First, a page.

by William Skink
My reasons for maintaining anonymity have evolved over the years. When I first started writing at 4&20 Blackbirds in 2010 I actually didn’t give anonymity much thought. I had commented under a pseudonym and therefore started writing posts under the same pseudonym. As I started experiencing the attacks that come with not adhering to the political binary of Democrat good/Republican bad, and as I started writing about “conspiracy theories”, I felt using a pseudonym allowed me more freedom to write about things that would trigger derision and ridicule.
I don’t worry about derision and ridicule anymore. My concerns are now twofold. Politically, I’m increasingly concerned about what a Nation waging perpetual war across the globe will do with dissenters. Will dissent be conflated with extremism? Will being called a Putin lover be followed with a knock on the door? Across the pond, the UK recently distributed leaflets as part of an “anti-extremism drive”. From the link:
Child protection officials have been criticised after warning parents that young people who take issue with government policy or question what they are told in the media may have been radicalised by extremists.
A leaflet drawn up by an inner-city child safeguarding board warns that “appearing angry about government policies, especially foreign policies” is a sign “specific to radicalisation”.
Parents and carers have also been advised by the safeguarding children board in the London Borough of Camden that “showing a mistrust of mainstream media reports and a belief in conspiracy theories” could be a sign that children are being groomed by extremists.
Seven years ago we were promised a Democratic administration would be more transparent. But, as usual, there is a great disparity between word and action. In practice, the Obama administration has used the Espionage Act to aggressively go after the people who are trying to tell us the surveillance state has destroyed our constitutional rights.
Beyond the political concerns I also have personal reasons for maintaining my anonymity. My work puts me in constant contact with unstable individuals. A few years ago I started receiving letters from a mentally ill woman who thinks I’m her kid. The letters first arrived at my workplace. Then, a year ago, they started arriving at my home address. I have since moved, but I still get the letters forwarded to my home. This woman has threatened to take my kids away from me after having me imprisoned for sexually assaulting her.
A few months ago I was physically assaulted by a mentally ill man who threatened to kill me. I believed this threat was legitimate, and so did a judge, who signed off on a permanent order of protection. These threats are exacerbated by systems that are breaking down, specifically our health care system and criminal justice system. It’s bad and getting worse in ways people outside these systems simply can’t understand because those of us within these systems can’t really talk explicitly about what we’re seeing.
I’m not the only one who is burnt out and exhausted by the volume of problems overloading these systems. As our political leaders commission more studies while programs get defunded, the first responders on the front-lines suffer.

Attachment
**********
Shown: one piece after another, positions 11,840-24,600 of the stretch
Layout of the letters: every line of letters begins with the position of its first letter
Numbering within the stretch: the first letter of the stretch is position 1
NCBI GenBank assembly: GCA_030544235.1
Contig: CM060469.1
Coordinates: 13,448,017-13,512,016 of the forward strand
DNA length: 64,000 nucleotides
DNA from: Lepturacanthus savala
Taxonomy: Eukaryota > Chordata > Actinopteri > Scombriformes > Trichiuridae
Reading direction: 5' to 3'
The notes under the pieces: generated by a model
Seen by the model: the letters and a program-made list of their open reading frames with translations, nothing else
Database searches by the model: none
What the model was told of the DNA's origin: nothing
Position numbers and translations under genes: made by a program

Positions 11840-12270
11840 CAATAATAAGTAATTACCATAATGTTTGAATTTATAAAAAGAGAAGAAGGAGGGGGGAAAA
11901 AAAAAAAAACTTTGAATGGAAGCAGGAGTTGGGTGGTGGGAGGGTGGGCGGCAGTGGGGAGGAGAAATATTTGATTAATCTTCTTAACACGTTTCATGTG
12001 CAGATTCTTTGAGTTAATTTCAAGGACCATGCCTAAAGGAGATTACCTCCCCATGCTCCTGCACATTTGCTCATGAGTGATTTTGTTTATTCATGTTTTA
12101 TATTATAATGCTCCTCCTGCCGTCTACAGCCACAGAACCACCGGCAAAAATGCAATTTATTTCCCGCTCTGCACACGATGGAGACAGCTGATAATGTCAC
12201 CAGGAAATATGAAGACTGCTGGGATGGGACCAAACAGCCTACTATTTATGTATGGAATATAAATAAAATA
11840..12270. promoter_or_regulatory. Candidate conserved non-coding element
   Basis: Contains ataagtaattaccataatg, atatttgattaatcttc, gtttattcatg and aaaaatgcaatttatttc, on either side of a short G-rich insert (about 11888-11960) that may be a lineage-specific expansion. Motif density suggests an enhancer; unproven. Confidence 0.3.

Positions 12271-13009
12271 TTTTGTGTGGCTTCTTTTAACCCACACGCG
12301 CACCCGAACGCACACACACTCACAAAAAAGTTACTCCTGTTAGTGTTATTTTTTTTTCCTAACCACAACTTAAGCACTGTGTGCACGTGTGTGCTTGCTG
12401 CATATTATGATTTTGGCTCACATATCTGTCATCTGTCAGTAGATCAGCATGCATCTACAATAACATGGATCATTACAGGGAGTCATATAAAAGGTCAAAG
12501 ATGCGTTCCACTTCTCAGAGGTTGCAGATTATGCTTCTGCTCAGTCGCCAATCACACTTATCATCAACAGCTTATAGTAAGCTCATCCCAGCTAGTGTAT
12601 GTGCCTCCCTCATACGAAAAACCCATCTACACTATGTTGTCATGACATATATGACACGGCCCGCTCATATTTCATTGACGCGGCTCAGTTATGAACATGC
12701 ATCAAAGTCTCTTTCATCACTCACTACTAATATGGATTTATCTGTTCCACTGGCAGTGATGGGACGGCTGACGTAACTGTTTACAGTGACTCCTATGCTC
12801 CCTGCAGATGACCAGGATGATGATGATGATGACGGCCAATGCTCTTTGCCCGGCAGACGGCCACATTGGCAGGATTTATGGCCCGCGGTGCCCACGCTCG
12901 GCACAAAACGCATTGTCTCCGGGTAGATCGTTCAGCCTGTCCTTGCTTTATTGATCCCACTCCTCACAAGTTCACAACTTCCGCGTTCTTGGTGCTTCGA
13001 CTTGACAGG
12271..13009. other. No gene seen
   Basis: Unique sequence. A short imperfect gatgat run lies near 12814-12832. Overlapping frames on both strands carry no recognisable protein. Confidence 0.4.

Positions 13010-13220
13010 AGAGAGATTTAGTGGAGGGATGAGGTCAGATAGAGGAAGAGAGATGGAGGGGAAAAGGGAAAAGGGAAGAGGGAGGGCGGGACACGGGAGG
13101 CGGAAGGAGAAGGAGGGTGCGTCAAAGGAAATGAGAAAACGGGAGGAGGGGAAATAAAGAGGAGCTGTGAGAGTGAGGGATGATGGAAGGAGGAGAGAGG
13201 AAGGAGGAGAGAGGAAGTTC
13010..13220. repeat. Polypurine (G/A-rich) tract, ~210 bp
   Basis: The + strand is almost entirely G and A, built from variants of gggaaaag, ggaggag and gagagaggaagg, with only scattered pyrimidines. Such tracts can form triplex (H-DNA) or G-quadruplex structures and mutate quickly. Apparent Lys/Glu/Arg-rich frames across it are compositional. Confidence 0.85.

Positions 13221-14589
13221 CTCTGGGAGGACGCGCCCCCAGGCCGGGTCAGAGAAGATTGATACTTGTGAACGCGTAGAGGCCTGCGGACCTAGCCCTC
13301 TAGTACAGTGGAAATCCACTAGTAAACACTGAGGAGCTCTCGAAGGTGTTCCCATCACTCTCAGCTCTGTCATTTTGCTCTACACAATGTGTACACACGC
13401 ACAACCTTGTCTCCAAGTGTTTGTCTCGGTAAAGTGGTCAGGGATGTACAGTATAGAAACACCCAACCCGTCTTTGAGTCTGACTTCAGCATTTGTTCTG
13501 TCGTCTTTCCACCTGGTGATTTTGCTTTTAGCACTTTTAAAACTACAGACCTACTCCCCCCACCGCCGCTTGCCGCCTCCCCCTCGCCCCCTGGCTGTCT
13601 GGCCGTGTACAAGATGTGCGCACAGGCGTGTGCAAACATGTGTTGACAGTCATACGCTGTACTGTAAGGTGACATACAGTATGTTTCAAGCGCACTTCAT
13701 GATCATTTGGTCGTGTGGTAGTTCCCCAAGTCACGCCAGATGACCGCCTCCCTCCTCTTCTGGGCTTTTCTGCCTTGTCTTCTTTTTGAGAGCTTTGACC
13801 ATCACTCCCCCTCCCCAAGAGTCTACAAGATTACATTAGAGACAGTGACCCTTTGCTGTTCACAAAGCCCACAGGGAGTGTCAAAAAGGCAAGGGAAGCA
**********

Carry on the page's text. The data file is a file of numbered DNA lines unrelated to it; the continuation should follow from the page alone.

Don’t get me wrong, I greatly value the real-world education I’ve received. It was worth all the vicarious trauma I’ve absorbed over the years. I have a better informed understanding of how difficult policing can be, for example, after seeing up close their day-to-day frustrations. I have a lot of sympathy for law enforcement now. If you would have told me seven years ago I would have these sympathies, I would have laughed in your face.
I don’t know if there are political solutions to the immense problems facing this community and this country. I’d like to see Democrats take responsibility for their part in getting us here, but I don’t expect that is possible in our hyper-polarized atmosphere. While I appreciate this olive branch from one partisan, I’m weary of how our years of disagreement is being framed:
I’ve tried, since last night, to negotiate a ceasefire. My argument is pretty simple: it’s clear we cannot persuade each other, and it’s also clear that the history of bad blood between the two sites is so strong that we’re just not capable of seeing each other’s postings as anything other than hostile acts. There are times when relationships become too toxic to continue, even with the best intentions, and silence is most appropriate.
So one more time, publicly, I ask: can we please put this to rest? Can we agree not to write posts about each other’s sites so that both sites can be better places for the people interested in reading what’s written there? I’m willing to do that. If the writers at the other site are not, then I have to give some thought to shutting this blog down because, rightly or wrongly, I worry that the conflict will spill over into my real life. I am a teacher foremost. This is a hobby, a weird one, yes, but a hobby. I can’t afford to jeopardize my career or personal relationships over this.
I’m not sure what I’m being asked not to write about here. “Posts about each other’s sites” seems intentionally vague. When I wrote about the politics of emasculation, it wasn’t a criticism of a site, but a tactic. When I wrote about reality averse partisans on Syria it wasn’t a criticism of the site, but a criticism of uncritically accepting the erroneous media framing of the dynamics in Syria.
I’m not going to stop writing about foreign policy or our corrupt two party political system. I will, however, do my best to avoid using ID posts as examples of the damaging effects of partisanship and the ignorance that ensues from exclusively relying on western propaganda to understand world affairs.